How is the open exchange of information affecting cybersecurity?

Organizations may be hesitant to share attack vectors, data breaches and other cybersecurity information, but that siloed approach is holding cybersecurity back, says Cody Cornell, co-founder and CEO of Swimlane. On today's episode, Cody discusses the open sharing of security information, how it can transform cybersecurity from a source of consternation into an opportunity and ways to get your company to buy into this new way of thinking.

Cody is responsible for the strategic direction of Swimlane and the development of its security automation and orchestration solution. His passion for open exchange of security information and deep vendor integration drives him to pursue opportunities to maximize the value his customers receive from their investments in security operations. In 2011, Cody co-founded Phoenix Data Security Inc., a cybersecurity professional services organization known for their ability to blend strategy and engineering with an organization's business requirements. After beginning his career in the U.S. Coast Guard, Cody spent 15 years in IT and security, including roles with the U.S. Defense Information Systems Agency, Department of Homeland Security, American Express and IBM Global Business Services.

– Get your FREE cybersecurity training resources:
– View Cyber Work Podcast transcripts and additional episodes:

Chris Sienko: We at the Cyber Work Podcast recognize the COVID-19 pandemic and its resulting impacts to communities in every corner of the globe. Our thoughts are with everyone impacted during these unprecedented times. I want to assure our viewers and listeners that the instructors and staff at Infosec remain dedicated to you and your organization’s success, as well as to your continued health and well-being.

Now here are three ways we’re supporting our community as we weather this outbreak together. Opportunity number one, you can immerse yourself in a live online boot camp from the safety of your own home, help students in the stressful time. Infosec is extending our exam pass guarantee to all students and waving the normal requirements.

In addition after your boot camp, you'll get 90 days access to Infosec skills, where you can continue to learn with hundreds of on-demand courses, hands-on labs, skills assessments and more. Through the end of April, you'll also save up to $1,000 on any upcoming online boot camp enrollment.

Opportunity two, you can help reinforce good cybersecurity habits as employees transition to remote workstations, use our free remote working training module, infographics and e-mail template to help keep your employees and organizations secure.

Opportunity three, for listeners who are not yet in the cybersecurity field, or who are now finding themselves revising their career strategies, please see the link in the description to learn more about the Infosec Cares Scholarship. It's designed to cover the cost of the security plus or network plus training course and certification exam you'll need to qualify you for an entry-level cybersecurity position.

Stay safe, stay healthy and thank you as always for tuning in. Now let's start the episode.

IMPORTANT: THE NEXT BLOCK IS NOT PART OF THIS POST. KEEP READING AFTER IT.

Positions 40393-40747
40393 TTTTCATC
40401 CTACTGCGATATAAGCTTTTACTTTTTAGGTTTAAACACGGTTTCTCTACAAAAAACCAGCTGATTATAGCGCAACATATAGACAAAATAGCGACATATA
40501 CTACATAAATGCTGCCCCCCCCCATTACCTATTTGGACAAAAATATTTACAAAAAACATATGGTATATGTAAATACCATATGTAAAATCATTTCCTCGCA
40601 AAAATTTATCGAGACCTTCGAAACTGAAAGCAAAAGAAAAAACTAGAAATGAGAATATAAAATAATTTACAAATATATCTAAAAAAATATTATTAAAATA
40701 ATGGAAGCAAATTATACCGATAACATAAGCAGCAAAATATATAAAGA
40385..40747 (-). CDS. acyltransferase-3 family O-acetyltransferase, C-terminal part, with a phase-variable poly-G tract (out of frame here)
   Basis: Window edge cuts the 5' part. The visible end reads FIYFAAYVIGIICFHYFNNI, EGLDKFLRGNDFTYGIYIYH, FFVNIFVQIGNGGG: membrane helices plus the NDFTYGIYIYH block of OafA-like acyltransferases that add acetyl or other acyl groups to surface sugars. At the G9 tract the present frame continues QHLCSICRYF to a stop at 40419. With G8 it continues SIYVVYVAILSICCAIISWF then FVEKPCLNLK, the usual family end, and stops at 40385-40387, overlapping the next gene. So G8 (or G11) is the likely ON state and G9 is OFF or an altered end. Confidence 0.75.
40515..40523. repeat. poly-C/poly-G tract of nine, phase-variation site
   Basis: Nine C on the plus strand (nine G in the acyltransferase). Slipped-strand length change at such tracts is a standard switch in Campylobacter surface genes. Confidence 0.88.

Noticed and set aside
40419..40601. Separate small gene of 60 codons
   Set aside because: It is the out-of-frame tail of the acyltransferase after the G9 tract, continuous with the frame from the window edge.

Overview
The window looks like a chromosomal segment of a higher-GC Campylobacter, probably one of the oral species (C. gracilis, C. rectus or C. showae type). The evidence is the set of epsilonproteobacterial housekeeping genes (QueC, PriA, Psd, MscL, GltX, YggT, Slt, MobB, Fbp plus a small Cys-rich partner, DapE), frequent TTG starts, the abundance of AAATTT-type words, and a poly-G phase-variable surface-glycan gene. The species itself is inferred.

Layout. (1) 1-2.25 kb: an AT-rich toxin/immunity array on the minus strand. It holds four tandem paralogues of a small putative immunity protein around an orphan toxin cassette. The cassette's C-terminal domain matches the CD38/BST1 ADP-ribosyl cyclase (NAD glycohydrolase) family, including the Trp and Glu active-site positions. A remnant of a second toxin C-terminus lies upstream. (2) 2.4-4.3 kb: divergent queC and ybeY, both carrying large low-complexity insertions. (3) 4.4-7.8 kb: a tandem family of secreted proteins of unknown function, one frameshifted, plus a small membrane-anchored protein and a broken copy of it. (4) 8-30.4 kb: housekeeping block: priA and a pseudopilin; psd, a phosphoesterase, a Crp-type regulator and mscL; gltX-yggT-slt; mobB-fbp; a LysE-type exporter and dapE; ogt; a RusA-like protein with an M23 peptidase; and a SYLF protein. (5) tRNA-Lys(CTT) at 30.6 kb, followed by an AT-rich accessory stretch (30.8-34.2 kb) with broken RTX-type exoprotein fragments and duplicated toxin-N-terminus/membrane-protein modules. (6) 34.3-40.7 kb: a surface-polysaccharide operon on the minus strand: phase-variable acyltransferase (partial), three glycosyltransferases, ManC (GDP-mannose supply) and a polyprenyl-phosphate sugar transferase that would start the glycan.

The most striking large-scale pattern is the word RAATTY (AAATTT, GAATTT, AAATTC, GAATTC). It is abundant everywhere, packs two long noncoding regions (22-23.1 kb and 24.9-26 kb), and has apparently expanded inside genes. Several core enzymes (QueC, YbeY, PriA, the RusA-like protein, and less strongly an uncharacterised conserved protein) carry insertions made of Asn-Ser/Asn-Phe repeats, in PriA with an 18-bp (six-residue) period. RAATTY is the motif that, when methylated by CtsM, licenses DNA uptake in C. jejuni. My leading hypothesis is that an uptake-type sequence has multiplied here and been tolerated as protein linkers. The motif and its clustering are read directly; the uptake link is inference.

Welcome to this week's episode of the Cyber Work with Infosec podcast. Each week, I sit down with a different cybersecurity industry thought leader and we discuss the latest trends, how those trends are affecting the work of Infosec professionals, while offering tips for those trying to break in or move up the ladder in the cybersecurity industry.

Today's guest, Cody Cornell of Swimlane describes himself as a passionate advocate for the open exchange of security information, as with many other industries in which competition is huge in both terms of financial and reputational factors, it's easy to be siloed when thinking about your individual security concerns for your organization and think that as long as the bad guys aren't getting into my company, everything's fine.

As Cody said in an article written for Cyber Defense Magazine in February 2019, to transform cyber security from a source of consternation into an opportunity, everyone in the industry not just collaborative SOCs and ISACs must work together to share intelligence, best practices and lessons learned amongst a network of trusted peers.

We're going to talk today about how these collaborative information sharing initiatives work, some of the tangible results that have been reported, ways that you can get your own organization involved and even take the reins yourself to steer your security team through this intrepid new world of mass scale security and information collaboration.

As Co-Founder and CEO, Cody Cornell is responsible for the strategic direction of Swimlane and the direction of its security automation and orchestration solution. His passion for open exchange of security information and deep vendor integration drives him to pursue opportunities to maximize the value as customers received from their investments in security operations. In 2011, Cody co-founded Phoenix Data Security Inc., a cyber security professional services organization known for their ability to blend strategy and engineering with an organization's business requirements.

After beginning his career in the US Coast Guard, Cody spent 15 years in IT and security, including roles with the US Defense Information Systems Agency, Department of Homeland Security, American Express and IBM Global Business Services. Cody, thanks for joining us today.

Cody: Yeah, thanks. Thanks for being here and appreciate the opportunity, Chris. I know we're both doing this from home.

Chris: Oh, yeah, yeah. For the for the foreseeable future here I think, you're all going to get to spy in in the homes of the cybersecurity rich and famous.

Cody: Yeah.

Chris: Tell me a little about your security journey. We always like to ask our guests, how did you first get interested in computer techs and cyber security? Was that early going back to childhood?